Archive for the ‘Double entendres’ Category

I like pig butts and I cannot lie

September 19, 2017

Noted on a sign in Dan Gordon’s in Palo Alto yesterday — a place that specializes in barbequed meat, especially brisket and pulled pork. Meanwhile, I like pig butts and I cannot lie, with its double entendre play on butt, has apparently achieved meme status; it’s now available in many forms, including t-shirts from several suppliers:

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Words. words, words

May 7, 2017

From a King Features Comics Kingdom posting on the 3rd, “Ask a Cartoonist: Words to Live By” (by tea), three cartoons on words in comics: a Dustin on adolescent sniggering over potential double entendres and two Zippys about repeating words for sheer pleasure.

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Appeal to base instinct

April 29, 2017

The Daily Jocks ad from the 25th, with an appeal to base, or low, instincts (of taking pleasure in viewing the male body); to the basic, or fundamental, instinct of sexual appetite; and ultimately to an appreciation of the fundamental, or basilar, that is, gluteal:

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On the lexical items involved — among them, the moral adjective base, the adjective basic, the noun fundament, and the adjective basilar — see my discussion in the earlier posting today “base(ly)”. Here, I’m slipping back and forth between locational understandings of these expressions, moral understandings, and anatomical understandings.

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The news for beavers

March 22, 2017

(Sex talk, but mostly academic, analytically inclined. But still, talk about bodyparts and sex acts, so use your judgment.)

First, cowboys and beavers, via the paratactic preconditional

(1) Save a tree, eat a beaver.

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parallel to

(2) Save a horse, ride a cowboy.

Then some news about castorid, rather than genital, beavers.

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Risible (faux-)commercial name

March 13, 2017

From a posting by Randy Murray to the Facebook page‎ “THE ERRORIST MOVEMENT – Correct grammar, with humour”, where he comments, “apostrophes mean so much”:

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At first glance, this ad would seem to fall into four big topic areas on this blog: dubious commercial names; It’s All Grammar; vulgar slang; and phallic play (in particular, word play). To which I add: the conventions on the form of hashtags, e-mail addresses, and web addresses (URLs). But first, I have to tell you that this particular Dick’s Pizza is a fabrication.

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Playlinguist

February 19, 2017

Playlinguist, “The Magazine of Full-Frontal Grammar”, has now been revamped as Parts of Speech, a lifestyle magazine for trendy metrolinguals, as you can see in today’s Bizarro:

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Annals of double entendre

January 21, 2017

Comment by Robert Coren on my “Meaty matters” posting:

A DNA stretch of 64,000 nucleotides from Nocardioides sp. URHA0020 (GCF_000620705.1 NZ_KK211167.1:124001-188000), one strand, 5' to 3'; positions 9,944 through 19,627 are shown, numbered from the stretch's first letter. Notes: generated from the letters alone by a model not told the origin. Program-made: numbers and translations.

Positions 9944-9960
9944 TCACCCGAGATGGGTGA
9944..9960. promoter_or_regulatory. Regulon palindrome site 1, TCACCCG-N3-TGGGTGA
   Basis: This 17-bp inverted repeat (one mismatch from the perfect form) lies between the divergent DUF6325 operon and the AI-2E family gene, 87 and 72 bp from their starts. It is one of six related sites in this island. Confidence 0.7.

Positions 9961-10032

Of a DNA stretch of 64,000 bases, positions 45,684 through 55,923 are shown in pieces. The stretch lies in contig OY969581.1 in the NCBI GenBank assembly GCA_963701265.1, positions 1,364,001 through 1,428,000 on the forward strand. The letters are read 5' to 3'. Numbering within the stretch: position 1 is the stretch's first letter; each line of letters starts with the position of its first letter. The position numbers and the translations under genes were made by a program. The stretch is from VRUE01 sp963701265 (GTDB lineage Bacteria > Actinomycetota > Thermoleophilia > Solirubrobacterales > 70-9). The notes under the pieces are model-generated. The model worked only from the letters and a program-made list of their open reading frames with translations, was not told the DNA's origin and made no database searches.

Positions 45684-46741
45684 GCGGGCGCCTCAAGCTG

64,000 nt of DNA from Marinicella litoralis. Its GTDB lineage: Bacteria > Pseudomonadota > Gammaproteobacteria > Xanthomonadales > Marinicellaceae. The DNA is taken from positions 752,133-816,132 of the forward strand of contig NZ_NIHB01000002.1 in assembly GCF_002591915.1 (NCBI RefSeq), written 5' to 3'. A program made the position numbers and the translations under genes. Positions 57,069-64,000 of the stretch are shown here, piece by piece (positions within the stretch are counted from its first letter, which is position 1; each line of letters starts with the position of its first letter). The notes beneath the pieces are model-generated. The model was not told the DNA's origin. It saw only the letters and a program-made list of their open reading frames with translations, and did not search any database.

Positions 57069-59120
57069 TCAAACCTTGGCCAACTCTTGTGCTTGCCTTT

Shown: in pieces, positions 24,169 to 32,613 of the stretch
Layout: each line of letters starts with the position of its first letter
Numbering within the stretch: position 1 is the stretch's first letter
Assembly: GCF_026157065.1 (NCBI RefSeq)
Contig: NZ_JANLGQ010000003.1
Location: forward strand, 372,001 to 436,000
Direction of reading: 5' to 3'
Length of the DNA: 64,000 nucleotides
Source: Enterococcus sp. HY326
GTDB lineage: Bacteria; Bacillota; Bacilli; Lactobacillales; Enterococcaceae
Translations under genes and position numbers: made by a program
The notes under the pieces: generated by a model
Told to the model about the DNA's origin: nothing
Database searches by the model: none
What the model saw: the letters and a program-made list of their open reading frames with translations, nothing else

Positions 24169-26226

“It Ain’t the Meat, It’s the Motion” inescapably reminds me of a cigarette ad from my youth, whose slogan I chose to interpret in a way probably not intended by its creators: “It’s not how long you make it, it’s how you make it long”.

The 1951 song title was intended to convey (in the Wiktionary gloss)

When it comes to sexual satisfaction, penis size doesn’t matter, but technique does.

The cigarette ad from the 60s (which came in many variants, for television and for print media) was for Winston Super Kings, and the sexual innuendo was surely not inadvertent.

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Meaty matters

January 19, 2017

(Mostly about language, but male bodies and bodyparts play significant roles.)

Yesterday, a posting about a fantasy agency supplying male hustlers, featuring two meat + N compounds: meat market ‘sexual marketplace’ and meatmen ‘men considered as sexual objects’ (as bodies as wholes, but especially as assemblages of sexual parts — cock, balls, and ass).  The interplay of two senses of meat here (the body, especially the male body, as a whole vs. the central masculine bodypart, the penis) led me to two joking uses of meat, in a Pat Byrnes New Yorker cartoon from 2001 (in which the ‘animal flesh as food’ sense of meat is central) and a piece of advice on the Usenet newsgroup soc.motss from Joseph Francis some years ago (in which the ‘body as sexual object’ sense is central).

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Workin’ Blue at the Car Wash

October 17, 2016

Clay Colwell on Facebook today:

I just saw a guy holding a sign saying “HAND JOBS $10”. He was outside a car wash, so I’m sure it was for hand-wash service, but ya never know.

We’ve visited the world of deliberately provocative hand job before, on 3/22/16 in “Annals of dubious commercial names”, referring to a spa named Hand Job (referring to manicures) on Castro St. in San Francisco. But the expression is widespread at car washes to refer provocatively to hand-washing. In both cases playing on vulgar slang hand job ‘masurbation of a man’.

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Wolverine eats a weenie

July 14, 2016

From the queerty site on the 11th, “37 Unintentionally Gay Moments in Comic Book History”, this Fleer trading card from 1995 (in a series of X-Men trading cards from the period):

Wolverine is here using his three retractable claws as skewers for grilling a frankfurter for eating as food, but (if you’re inclined to seeing such things) the drawing is also open to the interpretation that rather than literally eating a weenie ‘hot dog’, Wolverine is metaphorically eating (that is, fellating) a weenie ‘penis’.

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